Wednesday, September 17, 2008

the green bible

this wonderful edition of that old favorite (the bible) is now being released.  just the right thing for 'the people of the book' in these times.

congratulations to matthew who has written the introduction...other essays in this bible by such luminaries as N. T. Wright, Barbara Brown Taylor, Brian McLaren, Matthew Sleeth, Pope John Paul II, and Wendell Berry.

Monday, September 15, 2008

"Ordinary Radicals" premiere in Lexington!

At 7pm on Thursday, October 16 Communality will be sponsoring a viewing of the movie "The Ordinary Radicals" at the Kentucky Theatre in downtown Lexington. The viewing will be from 7-9pm followed by a live Q&A with the director Jamie Moffet and a short presentation from our good friends at Kentucky Refugee Ministries. But here is the best part about it. This viewing is going to double as a fundraiser for KRM with 100% of the proceeds from the $7.50 tickets going to KRM! This is a fantastic opportunity for us to put our faith into action while we explore together what God is doing anew in America through "ordinary radicals." Please help us sell this theatre out and spread the word about what God is doing through ordinary people all across America. You can view the trailer for "The Ordinary Radicals" here:

You can contact the Kentucky Theatre at 231-7924 or 231-6997 for tickets....please republish this post on your own blog if you want or spread the word at your own local church/group.....I have posters if you need them

Saturday, September 13, 2008

sunday night

here are a couple of recent pics from our life together in communality.  these are from one of our sunday night gatherings.


Wednesday, September 03, 2008

Atta Boy, Obama; Atta Boy, McCain

There are already so many posts about this year's presidential race; there's so much to process in this inevitably historic year. But in the midst of all the politics as usual, there are moments of true graciousness and statesmanship -- on both sides -- that bear highlighting and commendation. Here are two.

Example #1: When Obama's acceptance of the Democratic nomination fell on the 45th anniversary of MLK's "I Have a Dream" speech, McCain aired a TV ad congratulating Obama on this historic moment. Watch it here.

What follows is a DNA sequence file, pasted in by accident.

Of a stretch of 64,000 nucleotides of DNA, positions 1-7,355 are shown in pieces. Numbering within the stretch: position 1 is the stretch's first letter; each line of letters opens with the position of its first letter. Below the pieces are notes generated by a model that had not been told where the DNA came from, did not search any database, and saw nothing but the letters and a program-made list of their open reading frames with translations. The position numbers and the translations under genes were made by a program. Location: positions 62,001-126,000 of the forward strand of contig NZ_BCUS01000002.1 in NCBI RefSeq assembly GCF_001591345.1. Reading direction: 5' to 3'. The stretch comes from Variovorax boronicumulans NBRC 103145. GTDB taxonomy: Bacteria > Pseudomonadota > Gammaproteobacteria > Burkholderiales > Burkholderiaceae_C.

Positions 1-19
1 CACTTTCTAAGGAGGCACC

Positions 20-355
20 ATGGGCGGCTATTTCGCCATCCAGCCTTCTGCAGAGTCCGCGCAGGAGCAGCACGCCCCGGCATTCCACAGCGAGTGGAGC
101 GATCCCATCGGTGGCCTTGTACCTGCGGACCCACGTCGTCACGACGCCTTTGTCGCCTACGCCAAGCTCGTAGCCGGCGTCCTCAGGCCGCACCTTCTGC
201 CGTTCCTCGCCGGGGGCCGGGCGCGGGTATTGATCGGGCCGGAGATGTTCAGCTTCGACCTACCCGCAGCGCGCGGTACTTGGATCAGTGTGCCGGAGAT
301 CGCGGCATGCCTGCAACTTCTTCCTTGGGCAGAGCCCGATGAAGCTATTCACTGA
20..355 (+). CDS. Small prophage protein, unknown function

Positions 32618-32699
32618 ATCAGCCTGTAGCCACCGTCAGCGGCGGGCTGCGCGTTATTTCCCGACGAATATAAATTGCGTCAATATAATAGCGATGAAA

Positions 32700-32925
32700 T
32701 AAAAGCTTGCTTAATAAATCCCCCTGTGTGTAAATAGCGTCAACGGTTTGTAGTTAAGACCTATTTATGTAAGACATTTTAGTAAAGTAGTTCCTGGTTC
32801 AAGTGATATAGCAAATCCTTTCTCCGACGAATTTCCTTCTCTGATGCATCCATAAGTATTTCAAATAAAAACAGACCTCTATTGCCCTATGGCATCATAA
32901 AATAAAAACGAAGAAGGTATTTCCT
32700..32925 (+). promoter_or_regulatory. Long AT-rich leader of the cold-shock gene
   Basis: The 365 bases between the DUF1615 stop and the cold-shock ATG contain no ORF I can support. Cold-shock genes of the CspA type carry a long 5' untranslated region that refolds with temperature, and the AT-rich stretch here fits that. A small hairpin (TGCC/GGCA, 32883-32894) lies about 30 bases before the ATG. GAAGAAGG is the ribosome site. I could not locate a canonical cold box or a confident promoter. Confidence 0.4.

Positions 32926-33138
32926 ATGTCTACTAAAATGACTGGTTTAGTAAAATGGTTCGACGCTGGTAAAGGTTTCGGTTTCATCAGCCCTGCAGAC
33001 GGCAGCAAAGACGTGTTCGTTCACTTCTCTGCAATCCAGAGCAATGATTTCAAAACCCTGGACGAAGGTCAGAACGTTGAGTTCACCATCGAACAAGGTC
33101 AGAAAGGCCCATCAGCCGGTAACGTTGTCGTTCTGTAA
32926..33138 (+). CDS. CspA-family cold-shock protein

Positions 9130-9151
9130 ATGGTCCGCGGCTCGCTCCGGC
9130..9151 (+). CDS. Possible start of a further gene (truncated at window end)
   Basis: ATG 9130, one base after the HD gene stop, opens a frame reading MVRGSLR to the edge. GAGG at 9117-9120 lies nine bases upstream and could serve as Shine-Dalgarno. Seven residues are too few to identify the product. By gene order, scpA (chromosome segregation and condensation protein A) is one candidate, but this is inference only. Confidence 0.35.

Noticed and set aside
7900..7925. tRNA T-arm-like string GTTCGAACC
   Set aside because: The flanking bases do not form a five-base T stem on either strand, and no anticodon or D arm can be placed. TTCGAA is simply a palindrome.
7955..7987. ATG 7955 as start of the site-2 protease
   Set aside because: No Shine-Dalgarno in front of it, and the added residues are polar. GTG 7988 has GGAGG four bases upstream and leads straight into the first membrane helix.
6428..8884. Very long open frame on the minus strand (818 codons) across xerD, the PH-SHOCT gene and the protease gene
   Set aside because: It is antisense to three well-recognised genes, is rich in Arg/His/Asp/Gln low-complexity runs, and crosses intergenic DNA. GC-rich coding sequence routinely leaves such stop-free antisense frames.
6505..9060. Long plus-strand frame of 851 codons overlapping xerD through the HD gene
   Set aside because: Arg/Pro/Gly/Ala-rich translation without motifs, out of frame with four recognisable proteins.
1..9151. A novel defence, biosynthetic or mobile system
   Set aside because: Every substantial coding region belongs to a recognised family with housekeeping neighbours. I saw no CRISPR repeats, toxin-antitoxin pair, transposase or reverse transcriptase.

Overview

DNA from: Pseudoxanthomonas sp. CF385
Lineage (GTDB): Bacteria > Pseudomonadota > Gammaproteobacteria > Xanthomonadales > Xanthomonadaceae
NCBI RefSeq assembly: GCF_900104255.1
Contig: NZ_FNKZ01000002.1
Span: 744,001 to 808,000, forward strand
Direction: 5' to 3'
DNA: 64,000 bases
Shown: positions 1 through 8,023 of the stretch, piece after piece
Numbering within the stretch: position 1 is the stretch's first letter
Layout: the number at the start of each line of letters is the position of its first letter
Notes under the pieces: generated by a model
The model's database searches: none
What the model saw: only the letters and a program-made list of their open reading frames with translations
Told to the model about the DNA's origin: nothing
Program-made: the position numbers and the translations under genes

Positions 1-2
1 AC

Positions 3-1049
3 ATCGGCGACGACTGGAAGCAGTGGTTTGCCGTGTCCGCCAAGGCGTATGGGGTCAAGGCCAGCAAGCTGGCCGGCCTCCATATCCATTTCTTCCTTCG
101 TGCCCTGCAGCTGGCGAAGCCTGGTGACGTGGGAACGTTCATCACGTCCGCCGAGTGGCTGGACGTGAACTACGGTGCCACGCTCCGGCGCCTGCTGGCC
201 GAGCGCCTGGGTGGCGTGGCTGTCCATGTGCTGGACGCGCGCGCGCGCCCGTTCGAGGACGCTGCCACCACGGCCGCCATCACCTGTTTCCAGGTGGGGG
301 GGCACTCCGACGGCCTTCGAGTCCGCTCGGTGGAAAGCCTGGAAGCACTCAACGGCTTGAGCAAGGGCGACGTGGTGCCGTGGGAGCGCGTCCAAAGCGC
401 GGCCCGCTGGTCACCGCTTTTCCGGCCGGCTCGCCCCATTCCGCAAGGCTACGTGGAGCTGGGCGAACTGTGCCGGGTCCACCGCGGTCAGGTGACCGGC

Example #2: When Gov. Palin announced that her 17 yr old daughter is expecting, Obama adamantly denounced the media's involving families in the campaign tactics, and wasn't afraid to name the similarities between the Palins' situation and his own childhood.

"We don't go after people's families. We don't get them involved in the politics. It's not appropriate and it's not relevant. Our people were not involved in any way in this and they will not be. And if I ever thought there was somebody in my campaign that was involved in something like that, they'd be fired," Obama said.

Obama also said: "This shouldn't be part of our politics. It has no relevance to Gov. Palin's performance as a governor or potential performance as a vice president. So I would strongly urge people to back off these kinds of stories."

"You know, my mother had me when she was 18. And how families deal with issues and teenage children - that shouldn't be the topic of our politics," Obama said.

Good on ya', both of you.

Monday, September 01, 2008

in this world (words from thomas merton)

Christians are now asking themselves curious questions about something called the "world." Should they revile it as their fathers did? Should they renounce it as monks do? Should they love it as it loves itself? Should they enter into dialogue with it, as the Pope has dialogues with all kinds of people not excluding Russians? Or, in the long run, should they frankly admit that they are part of the world and start from there? What is this world? Does it exist at all?

We must begin by frankly admitting that the first place in which to go looking for the world is not outside us but in ourselves. We are the world. In the deepest ground of our being we remain in metaphysical contact with the whole of that creation in which we are only small parts. Through our senses and our mind, our loves, needs, and desires, we are implicated, without possibility of evasion, in this world of matter and of [human beings], of things and of persons, which not only affect us and change our lives but are also affected and changed by us. From the moment we sit down at the table and put a piece of bread in our mouths, we see that we are in the world and cannot be otherwise than in it, until the day we die. The question, then, is not to speculate about how we are to contact the world-as if we were somehow in outer space-but how to validate our relationship, give it a fully honest and human significance, and make it truly productive and worthwhile for our world.

Thomas Merton. Love and Living. Naomi Burton Stone and Brother Patrick Hart, editors. New York, Farrar, Straus & Giroux, 1979: 106.